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Liberating Virtual Machines from Physical Boundaries through Execution Knowledge

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Carnegie Mellon University Pittsburgh United States

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Hardware virtualization enables remote instantiation of computation through the preserved executability of encapsulated software. The large size of virtual machines VMs, however, poses challenges in exploiting this strong feature under the existence of resource constraints. In this thesis, we claim that the use of execution knowledge achieves the efficiency and timeliness of VM state transfer in such environments. We demonstrate its effectiveness in two concrete contexts in which the challenges materialize 1 VM delivery over WANs, with network resource limitations, and 2 urgent migration of VMs under contention, with strict time requirements. In the context of VM delivery over WANs, we take advantage of the knowledge about past VM execution instances. We conduct the evaluation of vTube, a system for efficiently streaming virtual appliances, from both systems and human-centric perspectives. In the context of urgent migration of VMs under contention, we leverage current execution knowledge at the guest OS level. Our approach, called enlightened post-copy, uses this knowledge to expedite the resolution of contention between VMs. Our proposed solutions address the corresponding problems by providing VM performance as defined by critical metrics in their specific contexts.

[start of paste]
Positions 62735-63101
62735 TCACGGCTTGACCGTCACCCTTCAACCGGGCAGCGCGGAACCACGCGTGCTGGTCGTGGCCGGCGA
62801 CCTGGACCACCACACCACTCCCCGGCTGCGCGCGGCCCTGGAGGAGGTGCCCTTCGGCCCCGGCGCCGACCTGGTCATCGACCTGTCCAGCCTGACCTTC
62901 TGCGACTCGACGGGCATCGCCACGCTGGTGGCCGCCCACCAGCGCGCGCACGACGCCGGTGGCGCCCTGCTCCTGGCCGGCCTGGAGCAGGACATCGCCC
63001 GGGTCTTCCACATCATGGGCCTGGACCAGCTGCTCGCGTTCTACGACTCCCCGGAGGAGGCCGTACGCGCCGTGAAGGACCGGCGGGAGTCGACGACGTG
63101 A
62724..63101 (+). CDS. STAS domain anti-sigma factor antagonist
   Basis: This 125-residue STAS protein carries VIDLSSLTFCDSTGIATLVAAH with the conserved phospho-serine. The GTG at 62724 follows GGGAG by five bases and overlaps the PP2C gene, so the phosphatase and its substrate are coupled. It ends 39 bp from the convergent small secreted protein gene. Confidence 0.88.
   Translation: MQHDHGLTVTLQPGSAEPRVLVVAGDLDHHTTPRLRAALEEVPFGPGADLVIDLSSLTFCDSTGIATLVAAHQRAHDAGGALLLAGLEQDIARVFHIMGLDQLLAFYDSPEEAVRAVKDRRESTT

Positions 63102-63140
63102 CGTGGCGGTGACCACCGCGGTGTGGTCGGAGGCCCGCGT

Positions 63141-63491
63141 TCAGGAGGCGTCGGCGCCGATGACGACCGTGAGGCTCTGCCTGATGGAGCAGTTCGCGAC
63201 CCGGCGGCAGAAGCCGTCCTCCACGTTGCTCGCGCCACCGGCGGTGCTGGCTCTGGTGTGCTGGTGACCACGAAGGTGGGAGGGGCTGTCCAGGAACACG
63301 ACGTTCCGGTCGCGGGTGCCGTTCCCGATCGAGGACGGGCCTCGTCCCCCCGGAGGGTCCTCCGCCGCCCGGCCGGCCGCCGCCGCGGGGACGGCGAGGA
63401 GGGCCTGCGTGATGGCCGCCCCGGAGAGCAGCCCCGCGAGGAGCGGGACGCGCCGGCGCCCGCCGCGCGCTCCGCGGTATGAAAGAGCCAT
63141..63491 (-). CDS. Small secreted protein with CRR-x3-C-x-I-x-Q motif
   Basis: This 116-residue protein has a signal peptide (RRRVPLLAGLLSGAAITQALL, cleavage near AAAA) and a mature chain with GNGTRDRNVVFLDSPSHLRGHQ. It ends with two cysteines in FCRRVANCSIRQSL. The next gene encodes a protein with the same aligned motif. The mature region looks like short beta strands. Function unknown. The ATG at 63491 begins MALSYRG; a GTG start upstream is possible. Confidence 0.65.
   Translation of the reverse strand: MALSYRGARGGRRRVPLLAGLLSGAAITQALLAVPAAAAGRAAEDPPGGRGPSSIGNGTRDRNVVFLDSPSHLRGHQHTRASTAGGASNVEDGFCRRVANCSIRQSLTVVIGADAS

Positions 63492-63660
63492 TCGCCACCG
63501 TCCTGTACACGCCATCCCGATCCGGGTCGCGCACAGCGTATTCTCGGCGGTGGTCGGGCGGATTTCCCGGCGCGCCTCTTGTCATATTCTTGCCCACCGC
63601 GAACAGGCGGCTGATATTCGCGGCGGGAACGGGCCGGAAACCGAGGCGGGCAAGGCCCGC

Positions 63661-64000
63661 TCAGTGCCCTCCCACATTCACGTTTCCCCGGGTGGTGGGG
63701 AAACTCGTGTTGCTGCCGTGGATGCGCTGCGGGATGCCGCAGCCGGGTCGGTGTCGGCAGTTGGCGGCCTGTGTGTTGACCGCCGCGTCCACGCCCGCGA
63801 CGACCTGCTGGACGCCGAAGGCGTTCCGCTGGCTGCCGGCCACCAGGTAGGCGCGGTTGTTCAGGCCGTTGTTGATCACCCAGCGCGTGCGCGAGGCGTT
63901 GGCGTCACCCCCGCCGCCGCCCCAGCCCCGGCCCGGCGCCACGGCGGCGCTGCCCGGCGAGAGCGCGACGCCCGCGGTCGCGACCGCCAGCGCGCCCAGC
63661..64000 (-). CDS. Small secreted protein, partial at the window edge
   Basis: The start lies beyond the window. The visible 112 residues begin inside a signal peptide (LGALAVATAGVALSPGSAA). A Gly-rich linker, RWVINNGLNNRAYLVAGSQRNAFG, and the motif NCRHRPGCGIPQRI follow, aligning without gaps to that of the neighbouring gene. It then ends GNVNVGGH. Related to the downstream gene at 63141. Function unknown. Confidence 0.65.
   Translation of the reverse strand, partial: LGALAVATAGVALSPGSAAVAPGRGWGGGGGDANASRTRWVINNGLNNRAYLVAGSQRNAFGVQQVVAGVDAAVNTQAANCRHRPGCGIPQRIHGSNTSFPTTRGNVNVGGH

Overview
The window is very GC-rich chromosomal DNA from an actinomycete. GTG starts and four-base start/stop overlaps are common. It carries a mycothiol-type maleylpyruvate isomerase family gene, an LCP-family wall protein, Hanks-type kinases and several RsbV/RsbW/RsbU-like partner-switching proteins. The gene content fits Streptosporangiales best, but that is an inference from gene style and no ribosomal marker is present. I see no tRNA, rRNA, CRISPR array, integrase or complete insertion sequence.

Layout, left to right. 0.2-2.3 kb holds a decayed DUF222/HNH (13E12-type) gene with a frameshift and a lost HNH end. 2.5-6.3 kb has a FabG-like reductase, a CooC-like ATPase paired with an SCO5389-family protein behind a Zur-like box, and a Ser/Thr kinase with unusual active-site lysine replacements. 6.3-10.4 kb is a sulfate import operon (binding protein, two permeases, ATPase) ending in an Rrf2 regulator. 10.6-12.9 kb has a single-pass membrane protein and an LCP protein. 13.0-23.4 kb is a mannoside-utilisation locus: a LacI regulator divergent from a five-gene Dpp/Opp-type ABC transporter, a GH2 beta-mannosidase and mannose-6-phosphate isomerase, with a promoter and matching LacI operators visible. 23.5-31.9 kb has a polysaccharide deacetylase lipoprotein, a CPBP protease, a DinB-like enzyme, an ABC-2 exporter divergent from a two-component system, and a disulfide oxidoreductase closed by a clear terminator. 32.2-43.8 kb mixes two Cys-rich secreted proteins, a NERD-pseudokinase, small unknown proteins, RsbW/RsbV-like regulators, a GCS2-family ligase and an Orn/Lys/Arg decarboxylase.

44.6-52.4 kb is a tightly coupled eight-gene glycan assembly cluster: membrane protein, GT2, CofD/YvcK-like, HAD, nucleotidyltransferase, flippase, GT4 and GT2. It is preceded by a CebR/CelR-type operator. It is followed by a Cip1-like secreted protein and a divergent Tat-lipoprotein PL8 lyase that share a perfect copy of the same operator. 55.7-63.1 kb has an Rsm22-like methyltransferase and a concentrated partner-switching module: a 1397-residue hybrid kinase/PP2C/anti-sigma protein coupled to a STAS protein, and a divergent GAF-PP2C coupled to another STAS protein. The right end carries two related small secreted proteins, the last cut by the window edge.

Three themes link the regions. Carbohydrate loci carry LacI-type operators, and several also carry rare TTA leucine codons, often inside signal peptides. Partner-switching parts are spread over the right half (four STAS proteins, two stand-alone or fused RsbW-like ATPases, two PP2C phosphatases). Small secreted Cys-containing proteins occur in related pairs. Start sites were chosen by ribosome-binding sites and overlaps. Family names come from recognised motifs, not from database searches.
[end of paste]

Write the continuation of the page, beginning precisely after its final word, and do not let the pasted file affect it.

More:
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Technical Report



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Distribution Statement:

Approved For Public Release;

Contract Number:

FA8721-05-C-0003, FA8650-11-C-7190

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